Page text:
Tuesday, October 7, 2014

Standard Cards, Game #2: Feud

(I don't remember the rules of Game #1, but I think it's somewhere on this blog!)

I spent the weekend at http://tableflip.us/ in San Francisco. Met smart and interesting people and played and learned table top and social games.

Scoundrels is approaching a shippable/kickstarterable state, so I'm starting to get the itch to design a new tabletop game. In that vein, I've always enjoyed designing games within a standard 52-card poker deck, so today I came up with a quick little game.

Standard Cards, Game #2: Feud (2-player variant)

-Split the deck into suits.
-Take one red and one black suit. Place the King, Queen, and Jack from red in front of the other player and give them the Ace from that suit as well. Do the same for yourself with the black suit.
-Shuffle the remaining number cards from these suits together.
-Split the number cards evenly, and add your Aces to your hand. (You may look at your hand.)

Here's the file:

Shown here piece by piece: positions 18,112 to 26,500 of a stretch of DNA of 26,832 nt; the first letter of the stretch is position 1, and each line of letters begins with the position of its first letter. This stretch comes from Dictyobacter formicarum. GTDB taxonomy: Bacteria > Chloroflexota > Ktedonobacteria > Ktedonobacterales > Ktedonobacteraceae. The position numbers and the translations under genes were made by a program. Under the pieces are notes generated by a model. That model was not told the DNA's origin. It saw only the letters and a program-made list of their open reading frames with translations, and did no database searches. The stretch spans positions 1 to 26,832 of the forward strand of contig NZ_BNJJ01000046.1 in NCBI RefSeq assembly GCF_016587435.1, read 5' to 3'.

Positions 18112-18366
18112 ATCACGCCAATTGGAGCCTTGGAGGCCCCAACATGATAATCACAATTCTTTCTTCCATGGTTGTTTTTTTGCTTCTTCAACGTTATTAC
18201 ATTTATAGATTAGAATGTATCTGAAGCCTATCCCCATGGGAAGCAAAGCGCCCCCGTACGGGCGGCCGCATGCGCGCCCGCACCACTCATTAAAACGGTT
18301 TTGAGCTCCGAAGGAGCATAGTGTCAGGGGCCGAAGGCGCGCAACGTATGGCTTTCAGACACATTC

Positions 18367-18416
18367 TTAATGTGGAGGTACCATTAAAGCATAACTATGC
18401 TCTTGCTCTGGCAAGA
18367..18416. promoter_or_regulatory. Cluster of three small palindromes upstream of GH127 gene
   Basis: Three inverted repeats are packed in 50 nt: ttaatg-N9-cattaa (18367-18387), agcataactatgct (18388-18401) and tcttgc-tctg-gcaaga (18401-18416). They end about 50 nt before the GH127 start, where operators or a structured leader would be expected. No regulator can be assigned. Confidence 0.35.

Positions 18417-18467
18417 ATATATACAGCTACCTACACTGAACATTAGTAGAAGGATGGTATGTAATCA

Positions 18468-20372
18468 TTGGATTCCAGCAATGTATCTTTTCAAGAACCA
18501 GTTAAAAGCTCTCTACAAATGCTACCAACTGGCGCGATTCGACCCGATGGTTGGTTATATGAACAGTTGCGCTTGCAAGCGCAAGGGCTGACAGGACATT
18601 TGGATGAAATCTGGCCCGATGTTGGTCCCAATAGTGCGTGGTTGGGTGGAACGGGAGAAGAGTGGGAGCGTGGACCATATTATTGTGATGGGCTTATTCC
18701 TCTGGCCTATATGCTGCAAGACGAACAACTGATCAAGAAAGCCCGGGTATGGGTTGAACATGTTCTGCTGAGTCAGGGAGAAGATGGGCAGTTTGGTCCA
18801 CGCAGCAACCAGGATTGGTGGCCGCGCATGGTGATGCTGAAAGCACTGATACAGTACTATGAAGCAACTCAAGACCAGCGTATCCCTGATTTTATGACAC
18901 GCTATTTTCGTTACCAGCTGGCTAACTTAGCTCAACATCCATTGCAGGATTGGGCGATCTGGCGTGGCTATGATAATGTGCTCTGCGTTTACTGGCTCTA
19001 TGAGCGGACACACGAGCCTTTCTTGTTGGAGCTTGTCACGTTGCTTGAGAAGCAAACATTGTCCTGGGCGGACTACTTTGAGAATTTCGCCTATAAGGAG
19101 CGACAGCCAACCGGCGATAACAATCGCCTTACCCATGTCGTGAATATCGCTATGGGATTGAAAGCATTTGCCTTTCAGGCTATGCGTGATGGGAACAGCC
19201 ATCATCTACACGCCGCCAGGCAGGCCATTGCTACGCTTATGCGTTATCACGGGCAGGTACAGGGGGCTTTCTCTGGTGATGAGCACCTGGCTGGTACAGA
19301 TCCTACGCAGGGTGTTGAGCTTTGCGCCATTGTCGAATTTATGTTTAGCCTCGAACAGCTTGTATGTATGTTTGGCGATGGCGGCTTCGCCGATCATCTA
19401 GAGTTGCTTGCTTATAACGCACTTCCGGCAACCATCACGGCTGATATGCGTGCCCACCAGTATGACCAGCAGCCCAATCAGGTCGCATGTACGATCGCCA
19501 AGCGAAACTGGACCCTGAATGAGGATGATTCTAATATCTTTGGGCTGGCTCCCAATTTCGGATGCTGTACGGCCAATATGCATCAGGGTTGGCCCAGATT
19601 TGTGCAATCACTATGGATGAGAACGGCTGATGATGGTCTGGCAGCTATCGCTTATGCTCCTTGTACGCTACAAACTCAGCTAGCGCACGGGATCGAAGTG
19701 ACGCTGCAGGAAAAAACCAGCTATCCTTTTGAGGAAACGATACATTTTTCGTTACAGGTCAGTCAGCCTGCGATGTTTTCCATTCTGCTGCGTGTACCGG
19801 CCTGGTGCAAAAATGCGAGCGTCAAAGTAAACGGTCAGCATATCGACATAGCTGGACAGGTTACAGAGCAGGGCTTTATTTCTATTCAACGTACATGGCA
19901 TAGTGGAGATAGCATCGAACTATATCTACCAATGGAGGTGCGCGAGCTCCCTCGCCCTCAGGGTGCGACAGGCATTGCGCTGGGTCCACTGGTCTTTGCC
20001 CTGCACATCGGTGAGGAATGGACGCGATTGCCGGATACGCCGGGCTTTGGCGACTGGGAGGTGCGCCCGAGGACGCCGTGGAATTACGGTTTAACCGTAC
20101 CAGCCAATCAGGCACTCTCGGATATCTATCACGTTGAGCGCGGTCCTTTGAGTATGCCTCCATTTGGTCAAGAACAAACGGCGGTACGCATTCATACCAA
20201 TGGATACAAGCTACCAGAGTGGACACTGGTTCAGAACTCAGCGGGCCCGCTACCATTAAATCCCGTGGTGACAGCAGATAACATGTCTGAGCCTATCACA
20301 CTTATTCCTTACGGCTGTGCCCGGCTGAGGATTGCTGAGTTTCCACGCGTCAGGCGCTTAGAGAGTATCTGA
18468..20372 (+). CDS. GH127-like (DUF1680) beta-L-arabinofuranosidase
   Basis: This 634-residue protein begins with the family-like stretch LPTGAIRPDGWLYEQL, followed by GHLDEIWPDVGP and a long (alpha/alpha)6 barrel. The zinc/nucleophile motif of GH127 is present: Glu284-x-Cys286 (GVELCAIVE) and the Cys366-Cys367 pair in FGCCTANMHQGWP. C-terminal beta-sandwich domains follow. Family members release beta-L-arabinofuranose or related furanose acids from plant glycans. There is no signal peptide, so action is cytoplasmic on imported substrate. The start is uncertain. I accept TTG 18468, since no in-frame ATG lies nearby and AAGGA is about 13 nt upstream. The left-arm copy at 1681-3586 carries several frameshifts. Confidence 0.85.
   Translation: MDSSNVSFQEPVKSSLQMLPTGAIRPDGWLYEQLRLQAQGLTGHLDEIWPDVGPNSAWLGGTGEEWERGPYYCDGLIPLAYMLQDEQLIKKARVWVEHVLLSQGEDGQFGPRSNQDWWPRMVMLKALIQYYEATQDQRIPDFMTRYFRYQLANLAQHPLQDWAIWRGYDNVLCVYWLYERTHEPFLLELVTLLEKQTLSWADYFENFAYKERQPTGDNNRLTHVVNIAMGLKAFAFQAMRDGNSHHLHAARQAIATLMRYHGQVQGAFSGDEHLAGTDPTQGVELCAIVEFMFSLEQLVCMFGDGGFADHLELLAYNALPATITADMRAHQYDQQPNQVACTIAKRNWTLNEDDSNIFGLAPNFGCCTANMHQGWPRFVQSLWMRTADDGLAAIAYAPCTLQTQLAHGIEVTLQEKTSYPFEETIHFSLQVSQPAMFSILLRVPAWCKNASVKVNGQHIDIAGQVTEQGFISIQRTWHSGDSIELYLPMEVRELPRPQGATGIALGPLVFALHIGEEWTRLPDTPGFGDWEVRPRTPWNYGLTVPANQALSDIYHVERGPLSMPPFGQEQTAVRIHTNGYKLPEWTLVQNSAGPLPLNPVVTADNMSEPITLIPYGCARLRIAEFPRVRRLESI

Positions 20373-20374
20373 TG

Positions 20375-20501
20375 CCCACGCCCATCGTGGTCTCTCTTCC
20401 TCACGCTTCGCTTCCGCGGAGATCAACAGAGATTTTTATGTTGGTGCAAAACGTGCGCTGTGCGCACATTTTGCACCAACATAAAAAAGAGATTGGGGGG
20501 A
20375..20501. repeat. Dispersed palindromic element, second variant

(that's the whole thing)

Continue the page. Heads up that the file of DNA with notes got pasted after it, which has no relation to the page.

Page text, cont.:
-Choose one of the cards in your hand and lay it face down in front of you. Your goal is to predict the color of your opponent's card. Play an odd card to predict they will play the opposing color, play an even if you predict they'll play the same color. If you win, your opponent discards their card, if they win, you discard yours. (Play the Ace to predict they will play the same color as you. If wrong, you lose.)
-Ties initiate a Feud. Leave the cards on the table and continue play until there is a tie-breaker. All tying cards are now discarded, and the loser discards their final played card as well, while the winner keeps their final card. Additionally, the loser discards a Royal [see "Royals Rules"]. The Feud is now over and play returns to normal.

-Upon one player losing all their hand cards or their King.

Royals Rules:
-The King is worth 3, Queen is worth 2, and the Jack 1.
-When you lose a Feud, you discard the Royal worth the number of tied battles. E.g. if a Feud ends after 2 ties, the loser discards the Queen. If they don't have the Queen, the player discards their lowest Royal. If a Feud ends with 3 or more ties, the loser's King dies and the game is over.
-The Queen and Jack at any time may be swapped into or out of the hand (except they may not be swapped after both cards of the round are revealed or during a Feud). While in the hand, they may be played like any number card. They cannot defend the King, but they win any battle against an opposing color. They lose against the same color.